Wednesday, 19 October 2011

A Guiding Light From a Black Flame

Release: 'Black Illumination' (2009)

Ireland’s black metal output is interesting to watch, and due to the currently limited number of quality acts, thankfully easy to follow. However, it is perhaps disappointing that Ireland may never boast the level of quality black metal output that the likes of Sweden can muster.

One could argue that this is due to population, geography and/or the country’s affinity with the genre but, rather, it seems due to attitude, or a lack thereof. Despite Ireland’s bloody and definitely miserable history, coupled with a generally depressive, alcoholic air, its metal ilk seem to have never unanimously embraced real black metal.

Though far from unknown, Myrkr strikes sporadically from the greatest depths of Ireland’s “underground” and continuously levels audiences with a quality matched only by the intentionally reclusive Rebirth of Nefast, whose mastermind, Wann, lends his vocal talents to 'Black Illumination'. Wann adds an element of the unreal to Myrkr, giving some songs an almost ecclesiastical quality and teases with possible hints at the majesty that would dominate a Rebirth of Nefast full-length when one is finally seen.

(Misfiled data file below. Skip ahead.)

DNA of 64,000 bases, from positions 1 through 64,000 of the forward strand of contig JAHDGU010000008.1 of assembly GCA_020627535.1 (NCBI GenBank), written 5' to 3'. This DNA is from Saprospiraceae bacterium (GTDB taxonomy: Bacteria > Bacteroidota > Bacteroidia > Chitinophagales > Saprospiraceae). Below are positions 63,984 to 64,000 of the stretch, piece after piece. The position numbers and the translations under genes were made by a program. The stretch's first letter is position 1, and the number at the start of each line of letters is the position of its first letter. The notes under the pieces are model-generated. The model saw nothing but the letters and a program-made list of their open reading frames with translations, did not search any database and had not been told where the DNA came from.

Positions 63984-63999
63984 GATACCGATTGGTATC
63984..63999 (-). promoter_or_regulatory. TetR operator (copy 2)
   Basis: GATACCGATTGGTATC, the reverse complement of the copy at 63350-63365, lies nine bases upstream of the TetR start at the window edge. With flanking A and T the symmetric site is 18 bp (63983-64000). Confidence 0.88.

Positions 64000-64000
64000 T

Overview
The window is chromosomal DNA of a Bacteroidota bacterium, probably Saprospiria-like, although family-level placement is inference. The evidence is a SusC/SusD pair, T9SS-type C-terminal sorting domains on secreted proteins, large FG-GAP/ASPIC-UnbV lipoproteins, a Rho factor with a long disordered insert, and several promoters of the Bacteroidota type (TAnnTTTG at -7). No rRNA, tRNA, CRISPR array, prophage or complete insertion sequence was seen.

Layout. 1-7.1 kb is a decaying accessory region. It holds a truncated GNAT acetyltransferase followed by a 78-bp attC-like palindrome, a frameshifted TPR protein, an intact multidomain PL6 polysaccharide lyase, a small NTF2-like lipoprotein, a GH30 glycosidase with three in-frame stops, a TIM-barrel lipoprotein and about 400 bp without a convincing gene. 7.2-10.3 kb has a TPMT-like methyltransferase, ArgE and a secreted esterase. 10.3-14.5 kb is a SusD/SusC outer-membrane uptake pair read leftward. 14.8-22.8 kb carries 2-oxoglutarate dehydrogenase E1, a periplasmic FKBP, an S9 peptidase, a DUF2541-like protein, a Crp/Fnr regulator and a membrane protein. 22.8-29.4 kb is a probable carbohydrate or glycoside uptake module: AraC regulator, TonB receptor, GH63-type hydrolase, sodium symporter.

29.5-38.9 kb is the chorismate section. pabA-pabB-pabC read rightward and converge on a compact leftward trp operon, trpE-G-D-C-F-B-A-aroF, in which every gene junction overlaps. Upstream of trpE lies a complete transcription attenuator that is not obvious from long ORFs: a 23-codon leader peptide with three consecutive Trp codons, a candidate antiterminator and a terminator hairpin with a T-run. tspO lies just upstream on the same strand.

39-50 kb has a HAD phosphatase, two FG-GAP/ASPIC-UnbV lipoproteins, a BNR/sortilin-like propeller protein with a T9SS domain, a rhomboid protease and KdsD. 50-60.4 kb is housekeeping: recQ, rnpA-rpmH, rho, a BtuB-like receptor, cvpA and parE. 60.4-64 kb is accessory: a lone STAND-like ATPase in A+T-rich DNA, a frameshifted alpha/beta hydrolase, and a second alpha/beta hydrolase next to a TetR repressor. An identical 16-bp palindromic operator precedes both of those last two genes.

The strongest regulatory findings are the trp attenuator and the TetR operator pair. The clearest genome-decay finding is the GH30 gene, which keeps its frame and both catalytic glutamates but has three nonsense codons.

Extensive (but never excessive) layering sees the upfront, cold sound of previous recordings pushed back slightly, allowing the album to comfortably tinker with dense and murky atmospherics. Even further under this blanket of twisting soundscapes, haunting chants and choral work are just audible, more evidence of Wann’s input and indelible mark on this fine recording.

Myrkr’s Gast is enviably comfortable behind a multitude of instruments and improves with every wave of a plectrum or snap of a drum kit. Most notable here is the ever-improving percussion which possesses a fitting “stripped-back” or essential approach, adding to the album’s tangible sense of decay and desperation, a constant clawing at dark, invisible, slick walls. ‘Black Illumination’ presents an endless sense of the ominous, a constantly flowing, almost ocean-like lulling sound with a truly hypnotic quality. It is introspective, knowingly obscure and a challenging and intricate listen; a magnum opus in every sense.

Far from simply an Irish black metal essential, it is plainly essential. Myrkr’s output is a paean to passion and an appreciation of black metal that resolutely goes above and beyond the call of duty time and time again. When 'Black Illumination' ceases, there is a feeling of an other-worldly experience cut short, a journey to ebony realms abruptly terminated.

Rating: 90%

Originally uploaded under the username 'torchia' to, 13 September, 2009.


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